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Re: [Arx-users] Hashes for revisions

From: Kevin Smith
Subject: Re: [Arx-users] Hashes for revisions
Date: Sun, 03 Apr 2005 21:54:55 -0400
User-agent: Mozilla Thunderbird 1.0.2 (X11/20050325)

Walter Landry wrote:
> But this is annoying, because where you are working on the project
> should not influence which branch the work goes on.  If I am working
> on feature xyz, then all of the work should go into the xyz branch.

Interesting topic.

> In ArX, we already compute the hash of a revision.  So we can use both
> the hash and the ordinary revision number to identify a revision.  You
> would only use the hash to resolve ambiguities.  So a revision might
> have the name foo/bar.baz,14,76a72bc9d.  But if you type "arx get
> foo/bar.baz,14", you will get that revision unless there is another
> revision with a different hash.

Sounds good.

> The problems get more complicated with "get".  Should a plain "get"
> get 7a or 7b?  What if the (a) branch has not been touched for 3 years
> while the (b) branch has 1000 more revisions following it?
> One possibility is for there to be a way to mark a branch as no longer
> interesting.  

The monotone folks were, at one point, tossing around the opposite idea:
marking one branch as the "mainline". Without thinking it through
deeply, that sounds better to me than marking non-mainline branches.

> So maybe the best thing is to have "get" retrieve the highest numbered
> revision by default?  

That seems scary and error-prone.

> So that is the basic interface.  For implementation, my over riding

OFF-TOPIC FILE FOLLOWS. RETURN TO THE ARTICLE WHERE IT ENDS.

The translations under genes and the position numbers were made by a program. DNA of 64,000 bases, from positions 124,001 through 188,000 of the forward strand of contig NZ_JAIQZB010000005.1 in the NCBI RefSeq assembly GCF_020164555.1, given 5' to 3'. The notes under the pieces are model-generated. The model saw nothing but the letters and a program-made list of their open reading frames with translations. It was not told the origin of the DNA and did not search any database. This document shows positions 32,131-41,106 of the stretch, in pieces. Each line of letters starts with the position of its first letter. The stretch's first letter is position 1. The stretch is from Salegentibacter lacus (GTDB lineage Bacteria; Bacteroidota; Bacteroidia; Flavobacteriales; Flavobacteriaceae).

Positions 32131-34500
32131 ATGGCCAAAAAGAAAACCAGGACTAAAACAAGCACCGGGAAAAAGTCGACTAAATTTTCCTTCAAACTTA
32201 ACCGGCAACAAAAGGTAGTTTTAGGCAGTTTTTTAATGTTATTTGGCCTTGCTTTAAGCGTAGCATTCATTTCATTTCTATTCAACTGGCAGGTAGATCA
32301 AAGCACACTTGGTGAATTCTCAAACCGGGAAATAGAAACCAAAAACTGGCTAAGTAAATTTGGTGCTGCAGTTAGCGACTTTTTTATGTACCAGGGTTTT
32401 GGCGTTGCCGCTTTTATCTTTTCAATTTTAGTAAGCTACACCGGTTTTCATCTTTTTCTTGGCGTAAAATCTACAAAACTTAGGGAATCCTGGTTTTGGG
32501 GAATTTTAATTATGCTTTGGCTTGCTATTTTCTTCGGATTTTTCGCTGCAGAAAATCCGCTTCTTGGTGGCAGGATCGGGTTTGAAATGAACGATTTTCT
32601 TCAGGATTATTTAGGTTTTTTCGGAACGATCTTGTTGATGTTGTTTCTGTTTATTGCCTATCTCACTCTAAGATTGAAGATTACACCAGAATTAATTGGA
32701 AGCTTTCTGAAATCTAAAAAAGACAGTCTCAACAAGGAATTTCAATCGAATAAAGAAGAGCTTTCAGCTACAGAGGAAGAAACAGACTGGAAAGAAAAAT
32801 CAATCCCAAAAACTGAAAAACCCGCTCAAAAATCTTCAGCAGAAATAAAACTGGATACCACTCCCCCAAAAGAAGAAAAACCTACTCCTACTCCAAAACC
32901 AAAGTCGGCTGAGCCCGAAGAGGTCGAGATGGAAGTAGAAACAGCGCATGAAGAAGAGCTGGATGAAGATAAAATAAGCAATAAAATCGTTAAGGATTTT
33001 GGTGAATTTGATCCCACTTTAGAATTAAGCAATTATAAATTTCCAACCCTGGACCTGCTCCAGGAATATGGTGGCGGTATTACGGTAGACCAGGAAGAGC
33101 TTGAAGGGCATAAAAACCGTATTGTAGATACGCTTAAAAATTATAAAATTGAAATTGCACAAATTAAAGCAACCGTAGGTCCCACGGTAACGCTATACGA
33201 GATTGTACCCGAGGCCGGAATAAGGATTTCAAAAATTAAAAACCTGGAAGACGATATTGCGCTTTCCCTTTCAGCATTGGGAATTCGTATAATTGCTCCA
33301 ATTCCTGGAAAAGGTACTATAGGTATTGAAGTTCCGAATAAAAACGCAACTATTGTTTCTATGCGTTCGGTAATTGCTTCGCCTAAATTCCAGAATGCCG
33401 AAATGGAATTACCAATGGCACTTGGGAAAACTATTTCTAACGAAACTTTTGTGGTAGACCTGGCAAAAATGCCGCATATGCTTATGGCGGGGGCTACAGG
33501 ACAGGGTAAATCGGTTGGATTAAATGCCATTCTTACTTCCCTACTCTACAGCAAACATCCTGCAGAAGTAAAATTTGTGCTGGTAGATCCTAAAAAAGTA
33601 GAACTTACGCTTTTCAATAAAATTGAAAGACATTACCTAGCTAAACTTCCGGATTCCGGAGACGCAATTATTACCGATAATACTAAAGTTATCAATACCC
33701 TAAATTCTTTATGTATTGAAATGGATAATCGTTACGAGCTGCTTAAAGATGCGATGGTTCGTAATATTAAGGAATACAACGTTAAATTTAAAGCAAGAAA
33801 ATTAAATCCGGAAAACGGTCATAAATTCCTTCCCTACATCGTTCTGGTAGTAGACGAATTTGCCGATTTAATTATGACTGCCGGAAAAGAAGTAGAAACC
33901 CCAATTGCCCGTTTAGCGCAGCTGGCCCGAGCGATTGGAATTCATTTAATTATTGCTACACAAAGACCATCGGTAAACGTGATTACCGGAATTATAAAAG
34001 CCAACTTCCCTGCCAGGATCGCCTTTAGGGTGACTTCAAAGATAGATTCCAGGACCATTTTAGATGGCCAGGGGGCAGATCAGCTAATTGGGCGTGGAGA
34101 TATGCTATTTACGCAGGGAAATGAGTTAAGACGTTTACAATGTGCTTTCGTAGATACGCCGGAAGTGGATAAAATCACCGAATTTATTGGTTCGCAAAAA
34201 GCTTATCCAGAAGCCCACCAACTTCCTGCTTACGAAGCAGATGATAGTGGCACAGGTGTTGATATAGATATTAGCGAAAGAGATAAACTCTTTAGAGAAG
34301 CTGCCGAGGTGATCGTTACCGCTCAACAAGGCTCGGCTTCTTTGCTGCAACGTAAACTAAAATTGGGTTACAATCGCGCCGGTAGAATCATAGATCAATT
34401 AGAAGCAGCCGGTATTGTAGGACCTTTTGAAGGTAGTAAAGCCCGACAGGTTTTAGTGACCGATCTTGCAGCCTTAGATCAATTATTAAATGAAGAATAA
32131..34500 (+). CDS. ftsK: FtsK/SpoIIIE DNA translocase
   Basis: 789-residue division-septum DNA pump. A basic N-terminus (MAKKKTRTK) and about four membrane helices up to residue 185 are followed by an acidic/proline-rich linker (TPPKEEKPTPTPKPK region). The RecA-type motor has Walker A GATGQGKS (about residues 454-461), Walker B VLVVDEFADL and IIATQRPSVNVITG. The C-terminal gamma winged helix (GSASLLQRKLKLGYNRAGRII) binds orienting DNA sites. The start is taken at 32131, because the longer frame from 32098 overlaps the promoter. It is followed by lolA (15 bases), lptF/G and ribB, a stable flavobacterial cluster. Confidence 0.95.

> concern is that it is still possible to serve an ArX archive using a
> simple ftp or webdav server.

...or plain non-webdav http server :-)

> Eight hex characters is 32 bits, which means you need about
> 2^(32/2)=65536 versions of the same revision to create an accidental
> conflict.  So my current plan is to truncate the sha256 to 8
> characters when storing it in the archive.  

Sounds reasonable. What would happen if there were a conflict. Would the
result be catastrophic?

> It is also nice that, if you don't use this feature, the workflow will
> remain exactly the same as before.  There will still be revision
> numbers that you can use to identify revisions.  One annoying part is
> that merges can take a bit longer.  Given the previous example
>   1 -> 2 -> 3 -> 4a -> 5a -> 6a -> 7a
>               |
>               -> 4b -> 5b -> 6b -> 7b
> If you have a tree at 5a, you have to read the patch logs for 6a, 7a,
> 6b, and 7b to ascertain that you want to update to 7a.

How badly would this degrade if there were a "large" number of revisions
with higher numbers? I wonder if the monotone folks have a more
optimized solution. I can think of a few possible things that might help
the situation, but I don't know if any of them are possible or even if
they would actually help.


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